There has also been an interesting development within the younger members of the family recently! My 16 year old daughter Anna, while revising for her GCSE Geography exam, has been bombarding me with questions about geology and rocks recently and has developed a particular fondness for saying 'slatey cleavage' as often as possible! AND even Aimee who is 11, has been asking me what a glacier is and how it forms! So perhaps they are both gradually beginning to realise that maybe geology AND their step-father aren't quite as boring as they once thought? There's nothing quite like getting outside and 'into the geology' to make it all come alive!

One final thing to note is that the pre-cambrian rocks of Charnwood include within them, fossils of some of the earliest examples of multi-cellular life forms on earth! More on this next time!

Cheers for now!



  1. Interesting - but be aware that your paraphrase of part of Mike Lewis' "The Rocks of Charnwood Forest" (as excerpted at e.g. contains a slight faux pas - High Sharpley isn't a village, it's a rock outcrop. See

    Also if quoting or even paraphrasing from another author it helps to keep everyone sweet if due recognition (i.e. attribution) is given.

    Lastly, on stylistic grounds you could probably afford to lose some of the !!!! marks - they're not really needed and tend to make everything a bit too "shoutey", which I'm sure wasn't your intention.

    Good luck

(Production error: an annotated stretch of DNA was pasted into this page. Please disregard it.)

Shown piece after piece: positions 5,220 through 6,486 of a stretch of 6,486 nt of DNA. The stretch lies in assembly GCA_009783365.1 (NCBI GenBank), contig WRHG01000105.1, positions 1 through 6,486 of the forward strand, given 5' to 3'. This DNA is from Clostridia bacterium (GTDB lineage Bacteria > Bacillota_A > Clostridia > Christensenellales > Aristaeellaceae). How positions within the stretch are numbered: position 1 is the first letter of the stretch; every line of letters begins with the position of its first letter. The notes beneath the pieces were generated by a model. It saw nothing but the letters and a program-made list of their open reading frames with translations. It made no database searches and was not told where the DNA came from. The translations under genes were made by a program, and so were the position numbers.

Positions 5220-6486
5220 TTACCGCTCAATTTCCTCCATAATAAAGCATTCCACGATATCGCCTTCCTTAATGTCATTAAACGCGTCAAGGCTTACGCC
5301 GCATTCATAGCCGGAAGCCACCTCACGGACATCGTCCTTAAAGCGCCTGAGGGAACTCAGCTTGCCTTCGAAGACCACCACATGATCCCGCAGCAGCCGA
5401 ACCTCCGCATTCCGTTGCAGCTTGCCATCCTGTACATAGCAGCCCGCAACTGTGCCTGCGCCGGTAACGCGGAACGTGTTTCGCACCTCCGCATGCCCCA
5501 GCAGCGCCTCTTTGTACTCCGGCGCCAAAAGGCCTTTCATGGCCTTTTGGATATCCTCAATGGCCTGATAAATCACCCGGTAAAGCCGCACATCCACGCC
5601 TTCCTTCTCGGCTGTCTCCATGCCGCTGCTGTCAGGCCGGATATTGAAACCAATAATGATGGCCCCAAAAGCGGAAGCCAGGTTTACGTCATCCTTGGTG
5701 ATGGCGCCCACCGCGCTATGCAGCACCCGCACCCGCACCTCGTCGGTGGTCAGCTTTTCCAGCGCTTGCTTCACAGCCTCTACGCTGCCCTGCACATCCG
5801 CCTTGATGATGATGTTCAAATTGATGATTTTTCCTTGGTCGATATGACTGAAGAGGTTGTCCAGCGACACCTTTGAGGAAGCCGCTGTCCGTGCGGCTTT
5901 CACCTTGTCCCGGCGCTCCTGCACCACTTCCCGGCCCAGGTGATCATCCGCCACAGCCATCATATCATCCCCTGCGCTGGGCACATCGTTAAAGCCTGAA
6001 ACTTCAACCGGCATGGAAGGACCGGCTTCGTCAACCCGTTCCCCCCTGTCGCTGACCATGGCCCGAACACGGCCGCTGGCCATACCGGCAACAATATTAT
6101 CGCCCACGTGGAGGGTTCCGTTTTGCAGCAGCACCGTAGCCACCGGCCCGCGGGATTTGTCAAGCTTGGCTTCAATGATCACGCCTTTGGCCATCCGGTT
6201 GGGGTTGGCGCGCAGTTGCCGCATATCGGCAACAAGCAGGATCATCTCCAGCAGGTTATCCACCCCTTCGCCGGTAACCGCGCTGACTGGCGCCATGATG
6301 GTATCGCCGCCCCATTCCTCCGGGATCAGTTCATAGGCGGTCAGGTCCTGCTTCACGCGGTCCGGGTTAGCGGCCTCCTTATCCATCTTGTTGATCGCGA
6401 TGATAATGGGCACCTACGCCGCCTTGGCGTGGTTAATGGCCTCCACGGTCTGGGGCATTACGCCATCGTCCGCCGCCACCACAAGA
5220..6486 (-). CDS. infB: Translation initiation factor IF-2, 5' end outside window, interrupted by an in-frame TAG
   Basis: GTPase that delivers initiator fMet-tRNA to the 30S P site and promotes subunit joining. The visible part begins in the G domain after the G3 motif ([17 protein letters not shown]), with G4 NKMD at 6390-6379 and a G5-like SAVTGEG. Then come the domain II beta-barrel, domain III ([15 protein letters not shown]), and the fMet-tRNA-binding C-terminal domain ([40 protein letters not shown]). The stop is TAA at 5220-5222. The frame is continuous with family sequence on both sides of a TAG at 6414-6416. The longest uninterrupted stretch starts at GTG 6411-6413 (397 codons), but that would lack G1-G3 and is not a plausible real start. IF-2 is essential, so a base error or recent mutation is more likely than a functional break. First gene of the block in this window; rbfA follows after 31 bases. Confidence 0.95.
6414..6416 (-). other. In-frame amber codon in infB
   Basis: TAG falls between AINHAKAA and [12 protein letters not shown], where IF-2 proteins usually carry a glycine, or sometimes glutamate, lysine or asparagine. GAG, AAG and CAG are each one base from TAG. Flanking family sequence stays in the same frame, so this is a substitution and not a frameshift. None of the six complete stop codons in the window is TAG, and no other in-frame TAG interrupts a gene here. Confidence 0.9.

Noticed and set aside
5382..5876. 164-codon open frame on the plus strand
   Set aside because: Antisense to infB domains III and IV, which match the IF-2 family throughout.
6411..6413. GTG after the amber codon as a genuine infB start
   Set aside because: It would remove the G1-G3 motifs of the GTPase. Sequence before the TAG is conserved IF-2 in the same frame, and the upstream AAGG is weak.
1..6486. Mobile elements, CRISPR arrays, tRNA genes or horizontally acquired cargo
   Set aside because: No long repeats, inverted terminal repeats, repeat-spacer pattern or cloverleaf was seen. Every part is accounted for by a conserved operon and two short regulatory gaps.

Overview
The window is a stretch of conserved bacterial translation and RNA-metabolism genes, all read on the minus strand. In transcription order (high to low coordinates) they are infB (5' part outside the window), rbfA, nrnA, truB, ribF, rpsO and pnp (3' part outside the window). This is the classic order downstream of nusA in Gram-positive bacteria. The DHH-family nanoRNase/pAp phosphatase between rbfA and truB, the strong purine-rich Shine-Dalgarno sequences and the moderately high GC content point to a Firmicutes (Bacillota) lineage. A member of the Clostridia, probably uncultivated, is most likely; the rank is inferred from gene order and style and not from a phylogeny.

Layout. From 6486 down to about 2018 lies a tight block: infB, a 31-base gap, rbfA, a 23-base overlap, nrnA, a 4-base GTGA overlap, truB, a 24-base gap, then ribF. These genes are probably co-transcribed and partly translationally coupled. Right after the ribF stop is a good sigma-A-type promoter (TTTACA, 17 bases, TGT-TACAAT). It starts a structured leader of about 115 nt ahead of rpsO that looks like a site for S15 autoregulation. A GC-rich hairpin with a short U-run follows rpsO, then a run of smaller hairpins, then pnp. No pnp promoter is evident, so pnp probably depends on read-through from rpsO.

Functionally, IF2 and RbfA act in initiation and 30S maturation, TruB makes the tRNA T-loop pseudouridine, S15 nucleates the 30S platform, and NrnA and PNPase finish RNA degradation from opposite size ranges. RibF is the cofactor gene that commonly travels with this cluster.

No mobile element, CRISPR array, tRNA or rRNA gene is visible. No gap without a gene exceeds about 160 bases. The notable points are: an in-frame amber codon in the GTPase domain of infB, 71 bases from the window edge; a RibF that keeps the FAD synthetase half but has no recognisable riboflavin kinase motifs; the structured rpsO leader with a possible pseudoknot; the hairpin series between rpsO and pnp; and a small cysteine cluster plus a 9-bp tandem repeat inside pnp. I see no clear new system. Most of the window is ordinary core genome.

Kind regards

  2. Thanks for your comment, particularly for the correction re. High Sharpley, I guess due to my lack of familiarity with the area. You are also absolutely correct to point out the lack of acknowledgement to Mike Lewis' web page. Proper referencing is something that I will need to address as I commence my studies, so thanks for the nudge! Oh dear, another !!! I have a terrible habit of adding them everywhere and really must stop.
    Regards, Alyn
    P.S. Post will be amended shortly with an acknowldegement.

  3. I was just reading Arthur Holmes 'Principles of Physical Geology' and he mentions Charnwood Forest:

    "...desert deposits crept up against the flanks of an ancient mountain range and eventually buried it. The sharp and steep little crags of Charnwood Forest, rising abruptly above the plain, are only the summits of the highest ridges of the mountains now being exhumed."

    I went looking for photos of that and ended up here.